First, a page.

Some years Fraser supervises student projects on cormorants. MES student Bernard Taylor, examined how cormorants respond to a common form of management, egg oiling (the oil prevents eggs from developing). MES student Kristi Rudmik and Senior Honours student, Aditi Gupta looked at how the abundance of an invasive fire ant changed in response to habitat changes imparted by cormorants (it decreased). MES student Meagan McRae described how the wing-waving display (a behaviour used to advertise for prospective mates; and yes, they do wave their wings) varied with respect to tree health and nest abundance. Most recently, MES student Melina Damian sampled cormorant nests and quantified the types of anthropogenic debris there was in the nests (garbage in Lake Ontario: bungee cords, sun glasses, baseball hats, toothbrushes, plastic ballerinas – you get the picture –  have the chance of ending up in a cormorant’s nest).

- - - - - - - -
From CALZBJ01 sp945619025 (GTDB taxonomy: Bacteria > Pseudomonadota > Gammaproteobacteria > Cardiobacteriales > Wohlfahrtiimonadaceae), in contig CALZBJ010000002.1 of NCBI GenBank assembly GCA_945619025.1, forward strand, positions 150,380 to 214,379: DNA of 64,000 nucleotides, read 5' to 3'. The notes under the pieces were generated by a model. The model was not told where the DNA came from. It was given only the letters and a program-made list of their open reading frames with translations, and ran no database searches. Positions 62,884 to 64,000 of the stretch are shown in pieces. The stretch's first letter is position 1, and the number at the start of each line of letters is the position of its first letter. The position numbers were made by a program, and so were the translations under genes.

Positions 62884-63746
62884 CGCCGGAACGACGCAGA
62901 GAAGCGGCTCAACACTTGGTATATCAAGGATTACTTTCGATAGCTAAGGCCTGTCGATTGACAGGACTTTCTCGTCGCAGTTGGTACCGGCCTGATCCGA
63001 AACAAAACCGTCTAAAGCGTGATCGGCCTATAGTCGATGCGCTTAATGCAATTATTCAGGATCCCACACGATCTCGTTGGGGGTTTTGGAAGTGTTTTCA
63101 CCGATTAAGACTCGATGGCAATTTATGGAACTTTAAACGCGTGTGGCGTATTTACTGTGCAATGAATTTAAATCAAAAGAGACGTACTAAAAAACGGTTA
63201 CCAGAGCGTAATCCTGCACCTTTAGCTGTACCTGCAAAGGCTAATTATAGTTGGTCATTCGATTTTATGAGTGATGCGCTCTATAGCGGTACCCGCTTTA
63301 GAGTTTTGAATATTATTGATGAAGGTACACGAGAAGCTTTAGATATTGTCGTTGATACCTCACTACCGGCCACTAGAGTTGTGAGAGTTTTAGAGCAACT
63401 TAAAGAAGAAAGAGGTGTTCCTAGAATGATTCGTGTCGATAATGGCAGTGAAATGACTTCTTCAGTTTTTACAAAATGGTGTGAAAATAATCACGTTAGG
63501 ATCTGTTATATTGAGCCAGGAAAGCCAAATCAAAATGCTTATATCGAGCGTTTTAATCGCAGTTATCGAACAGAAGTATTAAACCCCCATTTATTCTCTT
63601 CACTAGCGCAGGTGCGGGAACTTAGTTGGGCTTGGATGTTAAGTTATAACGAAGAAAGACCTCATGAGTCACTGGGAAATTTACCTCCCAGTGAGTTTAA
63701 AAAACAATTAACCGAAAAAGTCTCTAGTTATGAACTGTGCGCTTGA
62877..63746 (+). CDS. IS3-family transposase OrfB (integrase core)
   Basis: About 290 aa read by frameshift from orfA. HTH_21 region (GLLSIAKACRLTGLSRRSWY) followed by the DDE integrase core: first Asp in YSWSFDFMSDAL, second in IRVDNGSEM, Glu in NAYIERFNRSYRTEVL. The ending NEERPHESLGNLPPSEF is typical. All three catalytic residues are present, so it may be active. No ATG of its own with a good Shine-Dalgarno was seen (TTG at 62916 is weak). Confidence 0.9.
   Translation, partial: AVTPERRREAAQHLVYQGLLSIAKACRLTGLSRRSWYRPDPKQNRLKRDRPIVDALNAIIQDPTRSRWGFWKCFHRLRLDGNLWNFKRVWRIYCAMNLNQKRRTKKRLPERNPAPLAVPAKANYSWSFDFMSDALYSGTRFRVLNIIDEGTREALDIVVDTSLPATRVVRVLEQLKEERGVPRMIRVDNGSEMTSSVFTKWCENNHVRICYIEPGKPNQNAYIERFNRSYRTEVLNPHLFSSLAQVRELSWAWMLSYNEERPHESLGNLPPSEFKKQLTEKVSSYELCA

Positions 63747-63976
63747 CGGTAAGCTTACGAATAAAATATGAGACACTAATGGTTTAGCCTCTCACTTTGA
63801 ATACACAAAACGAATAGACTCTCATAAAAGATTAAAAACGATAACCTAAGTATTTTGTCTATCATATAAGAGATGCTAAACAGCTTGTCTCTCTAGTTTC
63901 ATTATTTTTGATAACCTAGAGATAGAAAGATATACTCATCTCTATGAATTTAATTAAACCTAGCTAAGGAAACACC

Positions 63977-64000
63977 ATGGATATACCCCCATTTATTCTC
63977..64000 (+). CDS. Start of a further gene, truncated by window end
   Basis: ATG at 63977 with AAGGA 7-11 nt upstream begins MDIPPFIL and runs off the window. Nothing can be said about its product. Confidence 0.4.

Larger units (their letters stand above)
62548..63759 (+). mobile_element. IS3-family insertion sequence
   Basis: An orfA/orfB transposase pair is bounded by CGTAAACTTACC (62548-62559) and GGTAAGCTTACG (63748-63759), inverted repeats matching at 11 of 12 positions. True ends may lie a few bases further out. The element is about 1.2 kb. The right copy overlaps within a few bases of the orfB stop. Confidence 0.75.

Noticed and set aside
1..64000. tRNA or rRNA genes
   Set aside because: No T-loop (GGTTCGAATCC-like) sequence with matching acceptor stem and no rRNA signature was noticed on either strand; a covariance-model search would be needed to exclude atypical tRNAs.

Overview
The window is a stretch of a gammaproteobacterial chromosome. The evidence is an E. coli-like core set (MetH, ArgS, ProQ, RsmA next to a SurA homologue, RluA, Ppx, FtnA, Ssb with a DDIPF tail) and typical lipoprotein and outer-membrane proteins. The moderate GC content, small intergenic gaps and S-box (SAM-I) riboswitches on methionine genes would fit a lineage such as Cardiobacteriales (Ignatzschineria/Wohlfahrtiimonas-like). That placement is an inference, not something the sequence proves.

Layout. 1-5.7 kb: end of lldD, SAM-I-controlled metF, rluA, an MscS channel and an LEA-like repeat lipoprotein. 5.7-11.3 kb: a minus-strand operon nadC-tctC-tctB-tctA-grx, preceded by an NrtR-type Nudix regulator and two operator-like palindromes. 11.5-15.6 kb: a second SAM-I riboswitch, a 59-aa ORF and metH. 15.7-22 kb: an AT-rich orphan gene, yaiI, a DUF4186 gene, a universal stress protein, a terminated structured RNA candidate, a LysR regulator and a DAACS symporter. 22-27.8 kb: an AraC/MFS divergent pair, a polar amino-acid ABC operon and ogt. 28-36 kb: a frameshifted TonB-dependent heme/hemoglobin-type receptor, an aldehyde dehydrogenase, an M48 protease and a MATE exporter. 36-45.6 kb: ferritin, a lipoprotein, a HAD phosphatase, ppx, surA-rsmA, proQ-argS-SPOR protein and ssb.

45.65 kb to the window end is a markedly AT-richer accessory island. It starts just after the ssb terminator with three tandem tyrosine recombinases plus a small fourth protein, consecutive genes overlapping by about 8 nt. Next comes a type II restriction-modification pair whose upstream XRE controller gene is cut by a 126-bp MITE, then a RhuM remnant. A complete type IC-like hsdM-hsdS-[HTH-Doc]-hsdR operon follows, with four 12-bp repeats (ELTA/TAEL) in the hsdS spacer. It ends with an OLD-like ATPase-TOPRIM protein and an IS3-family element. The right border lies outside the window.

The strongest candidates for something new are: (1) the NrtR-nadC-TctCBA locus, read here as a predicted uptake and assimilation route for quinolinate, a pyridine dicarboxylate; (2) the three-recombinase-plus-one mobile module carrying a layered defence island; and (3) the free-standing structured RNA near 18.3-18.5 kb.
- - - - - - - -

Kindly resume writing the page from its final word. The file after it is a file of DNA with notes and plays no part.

Close up of a cormorant nest

Fraser is currently collaborating with artist Cole Swanson cormorants. Using art-science approaches they are tackling questions about what colours cormorants may prefer, the types of anthropogenic debris in nests, and in general working to shift the negative perceptions about cormorants. “Cole loves to think about ‘interspecies’ relations and how to best explore them through his artistic practices. And he’s as excited about cormorants as I am, so it’s wonderful collaboration."